We also did a group assignment, and I used the cards to assemble groups that united people with shared interests, and promoted diversity in terms of level of experience or major.

4. Figure out what kind of learning environment you want to create: set the ground rules and expectations early and stick with them.

There are a couple of ways to do this. First, spend a lot of time working on your syllabus. Err on the side of “too long”. It’s a contract – you lay out your expectations of your students, not just in terms of the content/workload, but also in terms of classroom comportment. You should also use the syllabus to tell the students what they can expect of you.  It’s only fair, and spares everyone a lot of unpleasant surprises.  Consider things like use of tech gadgets in class (cell phones, yay or nay?), turnaround times for email replies, expectations for doing work outside of class, procedures for disputing marks, matters of punctuality, etc.

As a brief example, I told my students that classes would start and end on time. I held up my end of the deal by setting an alarm on my cell phone – at 12:25 the beeper would go off and if I couldn’t wrap up what I was doing in 10 seconds or less I’d cut it off right away.  This completely eliminated the usual loss of focus and coat-shuffling/stuffing of notes into bags that usually happens near the end of lectures – students knew they could count on me to let them out on time. It also seemed to encourage them to arrive punctually, or to at least warn me in advance when they’d not be able to be on time, and they demonstrated respect for their classmates upon arriving/leaving by keeping the disturbance to a minimum.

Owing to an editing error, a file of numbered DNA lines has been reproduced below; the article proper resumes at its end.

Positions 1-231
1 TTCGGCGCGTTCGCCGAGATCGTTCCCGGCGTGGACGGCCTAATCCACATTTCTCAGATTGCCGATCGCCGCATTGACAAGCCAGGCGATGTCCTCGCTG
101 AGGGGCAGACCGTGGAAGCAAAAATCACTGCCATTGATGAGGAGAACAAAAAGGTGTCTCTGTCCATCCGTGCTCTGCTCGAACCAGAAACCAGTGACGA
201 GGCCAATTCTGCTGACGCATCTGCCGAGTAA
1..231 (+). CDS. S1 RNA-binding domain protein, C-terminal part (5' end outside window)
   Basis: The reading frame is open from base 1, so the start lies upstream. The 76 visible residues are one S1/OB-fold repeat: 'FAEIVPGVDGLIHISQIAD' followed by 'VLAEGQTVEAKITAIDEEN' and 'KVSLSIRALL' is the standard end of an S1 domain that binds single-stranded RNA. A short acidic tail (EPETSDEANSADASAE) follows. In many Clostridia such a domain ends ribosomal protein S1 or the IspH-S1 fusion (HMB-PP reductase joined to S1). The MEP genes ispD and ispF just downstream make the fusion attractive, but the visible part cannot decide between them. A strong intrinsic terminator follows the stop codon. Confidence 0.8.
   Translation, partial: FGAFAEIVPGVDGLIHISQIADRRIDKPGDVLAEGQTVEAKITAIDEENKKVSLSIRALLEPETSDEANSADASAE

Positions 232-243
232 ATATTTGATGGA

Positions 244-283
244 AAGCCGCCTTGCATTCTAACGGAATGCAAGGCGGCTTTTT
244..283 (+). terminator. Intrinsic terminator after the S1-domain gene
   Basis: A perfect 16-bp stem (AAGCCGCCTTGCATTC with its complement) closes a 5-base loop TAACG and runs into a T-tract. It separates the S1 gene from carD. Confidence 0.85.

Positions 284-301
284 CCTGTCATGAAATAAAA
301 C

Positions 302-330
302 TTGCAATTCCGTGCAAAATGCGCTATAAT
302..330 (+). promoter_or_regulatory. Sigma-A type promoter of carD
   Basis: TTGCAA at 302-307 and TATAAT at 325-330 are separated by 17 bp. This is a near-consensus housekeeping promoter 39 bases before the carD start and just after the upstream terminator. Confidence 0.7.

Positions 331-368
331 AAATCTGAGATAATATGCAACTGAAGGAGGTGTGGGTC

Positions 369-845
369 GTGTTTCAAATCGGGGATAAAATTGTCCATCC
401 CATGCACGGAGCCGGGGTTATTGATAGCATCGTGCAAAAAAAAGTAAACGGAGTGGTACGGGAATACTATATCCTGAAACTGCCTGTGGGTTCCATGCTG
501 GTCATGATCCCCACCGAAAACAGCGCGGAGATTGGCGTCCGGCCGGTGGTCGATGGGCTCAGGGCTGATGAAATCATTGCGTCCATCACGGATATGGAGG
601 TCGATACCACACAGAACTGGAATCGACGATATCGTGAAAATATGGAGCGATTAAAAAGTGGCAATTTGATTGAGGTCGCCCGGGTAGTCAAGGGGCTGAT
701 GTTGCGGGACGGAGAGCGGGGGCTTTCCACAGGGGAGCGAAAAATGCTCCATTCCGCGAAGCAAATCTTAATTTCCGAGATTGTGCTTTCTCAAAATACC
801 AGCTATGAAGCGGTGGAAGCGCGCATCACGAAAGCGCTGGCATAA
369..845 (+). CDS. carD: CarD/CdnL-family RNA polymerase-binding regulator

Another thing I strongly recommend is to set the in-class tone on day one.  Do you expect students to engage in discussions, do group work, ask questions, solve problems in-class, read from PowerPoint slides, use clickers, take notes from the chalkboard?  Have them do these things on the FIRST day of class as much as possible.

I think this is especially important if you are straying from the traditional “I will stand at the front and lecture at you with slides” teaching format that most students are accustomed to.  If you plan on employing active or student-centered learning strategies in your class (and you should), you need to make it clear ASAP because you might encounter resistance from some students. They will be able to determine, before the drop/add date, if the class content AND format are going to align with their needs and interests.

5. Develop thoughtful, thorough assignment descriptions and rubrics, and grading schemes for exams.

This will take a fair bit of time, but, a) it’s so worth it, and b) it’s just good pedagogical practice – not just good, but absolutely non-negotiable in my opinion, whether you or a TA are doing the marking. Make the information available to students as early as possible.